The Theatreguide.London Review
Shaftsbury Theatre 2019 - 2020
Colourful, song-filled and
energetic, this is a jukebox musical with a plot, more in the manner of
Mamma Mia than, say, Thriller.
Max Martin is a hit-making
songwriter who claims to be second only to Lennon and McCartney in
producing Number One songs. His back catalogue includes Baby One More
Time, I Kissed A Girl, and other hits for Britney Spears, Westlife,
Backstreet Boys, Celine Dion, Katy Perry and others.
Twenty-nine Martin hits are
squeezed into a book by David West Read that imagines Juliet surviving
Shakespeare's tragedy and Mrs Shakespeare insisting that Will write a new
play for her.
Along with her Nurse, her Gay
Best Friend and Mrs S, Juliet travels to Paris where she and the others
all have new romantic adventures, while Shakespeare trails along
desperately trying to regain control of the play.
The songs, all familiar to
most in the audience, are shoehorned into the plot in frequently
unexpected ways and, as happens at Mamma Mia, you can spot the real fans
by their anticipatory laughter as they sense a song cue coming before the
rest of us.
The new plot moves along
quickly enough for us not to ask any questions, and there are
opportunities for nicely understated wit, particularly in the byplay
between the Shakespeares. ('There will never be another Anne Hathaway,' he
says admiringly, as everyone pauses to let us remember the movie star.)
Miriam Teak-Lee plays Juliet
with attractive energy, singing and dancing her way through at least half
the song list. But she never really develops a character.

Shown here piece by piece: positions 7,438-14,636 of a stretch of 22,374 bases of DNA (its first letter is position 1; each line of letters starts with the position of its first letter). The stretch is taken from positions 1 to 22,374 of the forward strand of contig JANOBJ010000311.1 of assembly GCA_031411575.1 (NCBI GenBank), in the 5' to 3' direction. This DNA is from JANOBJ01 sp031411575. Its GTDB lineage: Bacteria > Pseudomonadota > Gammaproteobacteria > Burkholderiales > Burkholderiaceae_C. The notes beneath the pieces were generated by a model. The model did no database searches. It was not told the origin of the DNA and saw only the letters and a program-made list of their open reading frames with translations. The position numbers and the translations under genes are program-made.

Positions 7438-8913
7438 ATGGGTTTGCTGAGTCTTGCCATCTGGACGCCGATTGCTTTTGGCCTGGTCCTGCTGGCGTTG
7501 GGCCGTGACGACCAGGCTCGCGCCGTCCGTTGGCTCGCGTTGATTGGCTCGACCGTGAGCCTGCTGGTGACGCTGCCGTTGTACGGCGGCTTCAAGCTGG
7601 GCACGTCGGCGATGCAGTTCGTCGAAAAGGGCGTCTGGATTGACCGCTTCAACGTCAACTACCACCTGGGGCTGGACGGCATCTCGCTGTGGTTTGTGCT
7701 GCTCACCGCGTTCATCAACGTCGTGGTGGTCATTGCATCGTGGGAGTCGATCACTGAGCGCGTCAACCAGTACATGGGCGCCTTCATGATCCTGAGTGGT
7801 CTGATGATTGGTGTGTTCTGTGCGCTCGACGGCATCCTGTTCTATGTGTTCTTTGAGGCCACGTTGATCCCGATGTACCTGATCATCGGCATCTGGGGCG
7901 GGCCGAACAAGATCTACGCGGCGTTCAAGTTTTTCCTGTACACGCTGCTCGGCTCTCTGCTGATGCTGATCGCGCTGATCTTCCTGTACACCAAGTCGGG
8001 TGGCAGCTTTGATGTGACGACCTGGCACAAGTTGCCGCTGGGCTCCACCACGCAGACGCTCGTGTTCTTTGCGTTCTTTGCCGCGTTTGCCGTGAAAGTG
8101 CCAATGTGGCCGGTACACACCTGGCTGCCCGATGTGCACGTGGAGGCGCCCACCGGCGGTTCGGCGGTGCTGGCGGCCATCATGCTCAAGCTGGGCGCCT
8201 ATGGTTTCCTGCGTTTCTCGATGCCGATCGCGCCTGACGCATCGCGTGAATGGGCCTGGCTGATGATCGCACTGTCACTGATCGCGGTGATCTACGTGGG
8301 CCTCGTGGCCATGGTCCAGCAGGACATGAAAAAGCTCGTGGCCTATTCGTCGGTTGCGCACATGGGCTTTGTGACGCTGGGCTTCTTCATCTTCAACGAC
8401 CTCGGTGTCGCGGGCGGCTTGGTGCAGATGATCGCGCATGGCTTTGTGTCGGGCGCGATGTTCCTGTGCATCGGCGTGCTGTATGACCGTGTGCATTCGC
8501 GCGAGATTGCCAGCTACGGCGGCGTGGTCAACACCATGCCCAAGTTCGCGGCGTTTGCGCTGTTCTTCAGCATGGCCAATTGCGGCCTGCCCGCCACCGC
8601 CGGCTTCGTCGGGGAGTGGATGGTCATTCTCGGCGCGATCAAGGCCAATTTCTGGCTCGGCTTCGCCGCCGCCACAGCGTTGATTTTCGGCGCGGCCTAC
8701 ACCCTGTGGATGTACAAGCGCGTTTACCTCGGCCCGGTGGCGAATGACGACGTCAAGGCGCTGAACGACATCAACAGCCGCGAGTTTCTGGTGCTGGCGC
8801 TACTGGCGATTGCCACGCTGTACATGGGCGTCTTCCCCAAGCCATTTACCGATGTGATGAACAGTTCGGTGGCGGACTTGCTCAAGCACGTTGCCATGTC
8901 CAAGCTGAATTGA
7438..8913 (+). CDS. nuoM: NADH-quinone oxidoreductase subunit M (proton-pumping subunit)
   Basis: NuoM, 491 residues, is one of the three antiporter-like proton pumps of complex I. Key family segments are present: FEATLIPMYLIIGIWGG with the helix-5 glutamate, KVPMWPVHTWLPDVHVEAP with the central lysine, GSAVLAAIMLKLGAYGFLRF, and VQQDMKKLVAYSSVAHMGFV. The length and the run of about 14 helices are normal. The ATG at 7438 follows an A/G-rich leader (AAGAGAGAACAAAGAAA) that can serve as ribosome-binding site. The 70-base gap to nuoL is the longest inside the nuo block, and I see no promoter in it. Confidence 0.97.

Apart from wanting some
control over her own life (which is really more Anne's determination than
hers) Juliet has no real identity beyond a singer of songs.
The real star performance of
the evening comes from Cassidy Janson as Anne. She not only creates a
believable and attractive woman but invests her with sparkling energy and
wit that take your eyes away from anyone else onstage when she's around.
And she has the best voice
and singing style in the cast, so it is her numbers that are repeatedly
There's entertaining support
from Oliver Tompsett as a comically threatened – both as writer and as
macho man – Shakespeare and from Melanie La Barrie, adding a feisty
Caribbean flavour to Shakespeare's earthy Nurse.
There are lots of brightly
colourful sets and costumes to entertain the eye, but as sometimes happens
with clumsily sound-engineered musicals, you would not be able to swear
absolutely that the show wasn't pre-recorded and lip-synced throughout.
Voices are all over-amplified
to the point of being disembodied, the sound coming from someplace Up
There while the performers are in various places Down Here.
If your idea of a Good Night
Out is hearing songs you already know being sung by people you don't, and
you've already seen the superior Tina, the very superior Mamma Mia or even
the inferior Thriller, then & Juliet will satisfy you.
It is worth mentioning that the very last thing left onstage when the cast have left after the curtain calls is an actual jukebox.
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